Q: If I’m allergic to one type of tree nut, do I have to give up all nuts?
A: Not necessarily. The American College of Allergy, Asthma and Immunology (ACAAI) says you should consider doing an oral food challenge (see below) to find out if you’re allergic to other nuts.
To be on the safe side, allergists often advise patients to avoid all nuts, including peanuts, if they have a reaction to one kind of nut. (Peanuts are legumes that share common allergenic proteins with several tree nuts.)
But a 2017 study in ACAAI’s medical journal, which looked at the medical records of 109 people with a known allergy to a single nut, found overall that more than 85 percent of the subjects who had positive reactions to tree nuts on skin prick or blood tests passed an oral food challenge to nuts they had never eaten. This was especially true for people with peanut allergies who reacted in skin prick or blood tests. And everyone passed the almond challenge.
Skin prick and blood tests show only that you have been sensitized to a given substance, not that you will necessarily have an allergic reaction if you ingest it. As the ACAAI notes, the surest way to confirm (or disprove) a food allergy is with an oral food challenge, which involves consuming increasing amounts (starting with a tiny amount) of the suspected allergen to see if you have a reaction. This must always be done under medical supervision in an allergist’s office, since the test has the potential to cause a severe, even life-threatening, reaction. And you should never introduce or reintroduce into your diet any nuts that are considered a possible risk before being retested and given an oral food challenge.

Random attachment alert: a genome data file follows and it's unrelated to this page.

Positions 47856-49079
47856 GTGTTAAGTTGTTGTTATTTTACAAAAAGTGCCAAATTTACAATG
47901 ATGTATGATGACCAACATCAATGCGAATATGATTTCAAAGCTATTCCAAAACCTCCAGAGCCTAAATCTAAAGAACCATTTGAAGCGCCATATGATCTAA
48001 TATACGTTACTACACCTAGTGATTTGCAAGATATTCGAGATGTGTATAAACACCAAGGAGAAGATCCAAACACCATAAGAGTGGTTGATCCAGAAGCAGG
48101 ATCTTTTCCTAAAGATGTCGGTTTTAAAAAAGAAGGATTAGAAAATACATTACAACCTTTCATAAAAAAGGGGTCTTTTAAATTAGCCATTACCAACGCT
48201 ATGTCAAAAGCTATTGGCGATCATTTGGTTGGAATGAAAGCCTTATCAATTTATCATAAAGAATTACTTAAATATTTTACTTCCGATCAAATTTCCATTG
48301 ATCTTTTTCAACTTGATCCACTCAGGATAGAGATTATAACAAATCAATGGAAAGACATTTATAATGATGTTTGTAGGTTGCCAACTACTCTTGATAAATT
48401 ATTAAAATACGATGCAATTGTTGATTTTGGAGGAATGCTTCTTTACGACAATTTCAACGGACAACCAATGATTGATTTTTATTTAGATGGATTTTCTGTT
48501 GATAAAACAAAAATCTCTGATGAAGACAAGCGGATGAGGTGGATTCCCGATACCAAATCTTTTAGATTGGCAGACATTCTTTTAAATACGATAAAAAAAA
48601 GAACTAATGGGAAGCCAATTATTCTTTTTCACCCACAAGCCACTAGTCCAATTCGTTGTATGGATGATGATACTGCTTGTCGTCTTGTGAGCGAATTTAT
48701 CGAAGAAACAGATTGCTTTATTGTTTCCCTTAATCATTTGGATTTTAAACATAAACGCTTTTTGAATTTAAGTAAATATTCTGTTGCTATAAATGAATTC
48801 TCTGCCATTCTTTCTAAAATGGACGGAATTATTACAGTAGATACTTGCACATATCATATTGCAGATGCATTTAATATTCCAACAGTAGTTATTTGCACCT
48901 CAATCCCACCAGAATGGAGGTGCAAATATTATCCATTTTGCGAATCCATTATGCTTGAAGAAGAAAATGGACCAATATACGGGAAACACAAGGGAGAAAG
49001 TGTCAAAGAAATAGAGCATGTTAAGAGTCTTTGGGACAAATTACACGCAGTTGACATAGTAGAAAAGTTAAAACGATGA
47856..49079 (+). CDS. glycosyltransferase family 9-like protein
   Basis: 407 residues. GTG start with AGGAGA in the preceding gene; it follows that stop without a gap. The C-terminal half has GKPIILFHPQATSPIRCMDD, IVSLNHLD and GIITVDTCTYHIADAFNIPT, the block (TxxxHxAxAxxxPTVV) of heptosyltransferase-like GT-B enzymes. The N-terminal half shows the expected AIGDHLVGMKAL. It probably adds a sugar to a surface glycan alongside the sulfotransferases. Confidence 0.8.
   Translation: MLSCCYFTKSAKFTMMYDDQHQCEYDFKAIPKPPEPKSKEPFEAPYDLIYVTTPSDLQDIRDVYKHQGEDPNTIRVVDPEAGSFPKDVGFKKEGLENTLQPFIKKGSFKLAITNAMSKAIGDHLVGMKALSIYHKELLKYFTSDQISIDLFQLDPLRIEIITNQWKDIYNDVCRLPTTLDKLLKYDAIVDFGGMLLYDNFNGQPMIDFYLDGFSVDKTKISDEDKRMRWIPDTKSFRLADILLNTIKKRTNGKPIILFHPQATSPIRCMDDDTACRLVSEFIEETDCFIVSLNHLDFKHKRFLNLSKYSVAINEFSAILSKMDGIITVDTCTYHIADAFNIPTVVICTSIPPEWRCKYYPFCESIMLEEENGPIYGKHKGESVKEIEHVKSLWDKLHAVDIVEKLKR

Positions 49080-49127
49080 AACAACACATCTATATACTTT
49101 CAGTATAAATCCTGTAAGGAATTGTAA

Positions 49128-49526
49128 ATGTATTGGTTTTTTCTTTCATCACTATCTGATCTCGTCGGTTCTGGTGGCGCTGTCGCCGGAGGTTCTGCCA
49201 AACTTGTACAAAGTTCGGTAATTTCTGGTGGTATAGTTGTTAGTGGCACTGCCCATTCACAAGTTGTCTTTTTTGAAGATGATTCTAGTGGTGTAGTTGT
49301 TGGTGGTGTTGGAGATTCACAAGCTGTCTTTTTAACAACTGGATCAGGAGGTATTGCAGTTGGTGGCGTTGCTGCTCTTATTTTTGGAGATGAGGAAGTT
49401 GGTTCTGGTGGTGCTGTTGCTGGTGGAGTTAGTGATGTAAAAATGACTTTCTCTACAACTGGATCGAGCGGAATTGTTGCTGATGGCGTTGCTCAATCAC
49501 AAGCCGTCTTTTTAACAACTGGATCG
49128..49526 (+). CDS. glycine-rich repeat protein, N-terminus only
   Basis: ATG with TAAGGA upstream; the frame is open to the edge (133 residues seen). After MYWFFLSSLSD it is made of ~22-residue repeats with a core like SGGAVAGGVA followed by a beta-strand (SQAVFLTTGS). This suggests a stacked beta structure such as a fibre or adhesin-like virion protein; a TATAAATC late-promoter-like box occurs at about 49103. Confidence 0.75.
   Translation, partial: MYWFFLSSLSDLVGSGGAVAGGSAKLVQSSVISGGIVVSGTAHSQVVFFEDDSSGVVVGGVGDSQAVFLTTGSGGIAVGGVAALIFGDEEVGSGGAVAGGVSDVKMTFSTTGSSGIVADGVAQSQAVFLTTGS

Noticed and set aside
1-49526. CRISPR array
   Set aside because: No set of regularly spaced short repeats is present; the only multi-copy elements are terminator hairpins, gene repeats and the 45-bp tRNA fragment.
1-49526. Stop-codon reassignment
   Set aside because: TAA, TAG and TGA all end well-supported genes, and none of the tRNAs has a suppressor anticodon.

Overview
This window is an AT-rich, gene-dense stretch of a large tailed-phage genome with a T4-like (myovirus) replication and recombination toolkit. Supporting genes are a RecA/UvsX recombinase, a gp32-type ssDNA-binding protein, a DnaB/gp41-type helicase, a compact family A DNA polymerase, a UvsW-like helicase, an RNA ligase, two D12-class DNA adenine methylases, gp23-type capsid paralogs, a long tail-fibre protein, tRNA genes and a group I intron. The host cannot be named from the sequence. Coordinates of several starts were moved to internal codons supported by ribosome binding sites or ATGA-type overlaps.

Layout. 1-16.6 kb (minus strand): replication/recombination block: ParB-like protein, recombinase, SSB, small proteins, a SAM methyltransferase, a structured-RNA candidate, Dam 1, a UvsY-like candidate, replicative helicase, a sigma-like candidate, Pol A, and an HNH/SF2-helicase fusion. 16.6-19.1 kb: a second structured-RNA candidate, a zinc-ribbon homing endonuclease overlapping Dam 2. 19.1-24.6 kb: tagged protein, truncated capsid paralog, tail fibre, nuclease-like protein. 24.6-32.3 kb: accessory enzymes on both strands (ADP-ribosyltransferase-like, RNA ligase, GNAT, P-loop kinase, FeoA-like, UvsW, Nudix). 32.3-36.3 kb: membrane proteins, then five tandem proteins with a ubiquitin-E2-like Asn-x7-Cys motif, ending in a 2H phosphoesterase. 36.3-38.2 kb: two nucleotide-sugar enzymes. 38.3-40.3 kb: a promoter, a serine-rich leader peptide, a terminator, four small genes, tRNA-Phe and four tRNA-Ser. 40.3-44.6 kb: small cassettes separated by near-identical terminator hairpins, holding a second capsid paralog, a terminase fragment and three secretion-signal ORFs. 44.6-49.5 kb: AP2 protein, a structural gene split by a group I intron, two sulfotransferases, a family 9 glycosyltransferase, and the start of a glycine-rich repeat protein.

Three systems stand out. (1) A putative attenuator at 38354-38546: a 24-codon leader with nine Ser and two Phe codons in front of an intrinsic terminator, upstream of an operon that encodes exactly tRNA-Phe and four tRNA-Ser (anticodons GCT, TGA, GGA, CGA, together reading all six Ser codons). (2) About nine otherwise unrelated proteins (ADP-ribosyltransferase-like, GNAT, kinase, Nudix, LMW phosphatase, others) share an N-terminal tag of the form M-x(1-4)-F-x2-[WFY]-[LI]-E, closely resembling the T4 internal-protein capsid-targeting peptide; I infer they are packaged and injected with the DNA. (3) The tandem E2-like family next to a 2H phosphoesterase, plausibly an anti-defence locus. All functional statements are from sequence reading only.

This article first appeared in the UC Berkeley Wellness Letter.
Also see Preventing Peanut Allergies.